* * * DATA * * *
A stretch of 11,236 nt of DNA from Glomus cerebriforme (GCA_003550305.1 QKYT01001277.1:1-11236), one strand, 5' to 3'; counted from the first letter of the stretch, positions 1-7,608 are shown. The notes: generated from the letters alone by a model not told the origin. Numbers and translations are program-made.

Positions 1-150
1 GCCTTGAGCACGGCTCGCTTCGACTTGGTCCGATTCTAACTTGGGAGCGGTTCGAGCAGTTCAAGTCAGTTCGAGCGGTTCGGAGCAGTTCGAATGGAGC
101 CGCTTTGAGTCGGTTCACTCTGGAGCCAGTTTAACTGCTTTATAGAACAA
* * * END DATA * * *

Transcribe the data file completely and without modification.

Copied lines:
A stretch of 11,236 nt of DNA from Glomus cerebriforme (GCA_003550305.1 QKYT01001277.1:1-11236), one strand, 5' to 3'; counted from the first letter of the stretch, positions 1-7,608 are shown. The notes: generated from the letters alone by a model not told the origin. Numbers and translations are program-made.

Positions 1-150
1 GCCTTGAGCACGGCTCGCTTCGACTTGGTCCGATTCTAACTTGGGAGCGGTTCGAGCAGTTCAAGTCAGTTCGAGCGGTTCGGAGCAGTTCGAATGGAGC
101 CGCTTTGAGTCGGTTCACTCTGGAGCCAGTTTAACTGCTTTATAGAACAA